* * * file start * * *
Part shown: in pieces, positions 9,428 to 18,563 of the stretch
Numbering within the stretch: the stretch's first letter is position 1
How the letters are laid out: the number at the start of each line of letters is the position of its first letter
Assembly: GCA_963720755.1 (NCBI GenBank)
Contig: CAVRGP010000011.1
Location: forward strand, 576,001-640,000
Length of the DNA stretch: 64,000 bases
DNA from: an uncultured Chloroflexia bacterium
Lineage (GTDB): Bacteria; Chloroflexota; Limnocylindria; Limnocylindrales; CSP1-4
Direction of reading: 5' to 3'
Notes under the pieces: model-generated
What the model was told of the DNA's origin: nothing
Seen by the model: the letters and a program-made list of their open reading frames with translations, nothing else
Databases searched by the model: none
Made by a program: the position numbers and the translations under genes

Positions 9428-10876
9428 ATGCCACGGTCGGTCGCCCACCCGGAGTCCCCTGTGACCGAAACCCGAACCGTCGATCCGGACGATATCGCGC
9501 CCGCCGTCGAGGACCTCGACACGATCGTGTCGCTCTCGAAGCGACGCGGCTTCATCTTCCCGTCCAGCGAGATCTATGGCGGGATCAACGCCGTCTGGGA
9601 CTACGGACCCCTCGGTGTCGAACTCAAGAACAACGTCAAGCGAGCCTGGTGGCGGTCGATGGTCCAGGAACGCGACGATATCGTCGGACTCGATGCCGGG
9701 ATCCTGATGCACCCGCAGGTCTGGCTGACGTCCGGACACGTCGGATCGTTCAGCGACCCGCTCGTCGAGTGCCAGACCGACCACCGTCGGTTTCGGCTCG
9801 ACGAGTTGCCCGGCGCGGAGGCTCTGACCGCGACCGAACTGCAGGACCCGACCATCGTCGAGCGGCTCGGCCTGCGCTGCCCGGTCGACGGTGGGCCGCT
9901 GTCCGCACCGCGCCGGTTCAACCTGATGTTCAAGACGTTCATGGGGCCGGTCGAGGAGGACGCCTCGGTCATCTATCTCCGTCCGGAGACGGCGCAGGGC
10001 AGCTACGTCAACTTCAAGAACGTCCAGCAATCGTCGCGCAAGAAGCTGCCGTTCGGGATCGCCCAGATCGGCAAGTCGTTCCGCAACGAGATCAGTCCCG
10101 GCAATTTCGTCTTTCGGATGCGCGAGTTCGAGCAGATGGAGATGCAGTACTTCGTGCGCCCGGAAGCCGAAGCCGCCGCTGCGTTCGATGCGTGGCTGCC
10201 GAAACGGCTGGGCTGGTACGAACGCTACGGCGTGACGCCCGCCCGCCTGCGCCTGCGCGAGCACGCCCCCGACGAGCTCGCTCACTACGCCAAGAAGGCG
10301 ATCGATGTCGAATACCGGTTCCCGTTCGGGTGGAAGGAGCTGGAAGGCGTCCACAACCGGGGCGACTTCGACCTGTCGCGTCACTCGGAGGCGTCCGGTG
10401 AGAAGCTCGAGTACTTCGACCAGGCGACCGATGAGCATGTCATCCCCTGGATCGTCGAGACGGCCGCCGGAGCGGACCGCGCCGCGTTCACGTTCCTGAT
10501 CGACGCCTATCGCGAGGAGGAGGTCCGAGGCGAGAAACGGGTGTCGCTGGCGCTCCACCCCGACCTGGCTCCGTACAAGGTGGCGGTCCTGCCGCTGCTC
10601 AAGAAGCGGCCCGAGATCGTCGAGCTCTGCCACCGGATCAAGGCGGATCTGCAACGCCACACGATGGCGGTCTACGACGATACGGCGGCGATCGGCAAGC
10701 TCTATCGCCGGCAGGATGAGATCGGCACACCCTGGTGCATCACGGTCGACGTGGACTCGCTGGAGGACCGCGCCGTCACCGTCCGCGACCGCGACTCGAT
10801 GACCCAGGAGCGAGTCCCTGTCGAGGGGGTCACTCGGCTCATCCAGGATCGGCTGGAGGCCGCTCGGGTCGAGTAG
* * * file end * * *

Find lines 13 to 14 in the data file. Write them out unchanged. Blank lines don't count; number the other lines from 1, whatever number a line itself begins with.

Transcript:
Seen by the model: the letters and a program-made list of their open reading frames with translations, nothing else
Databases searched by the model: none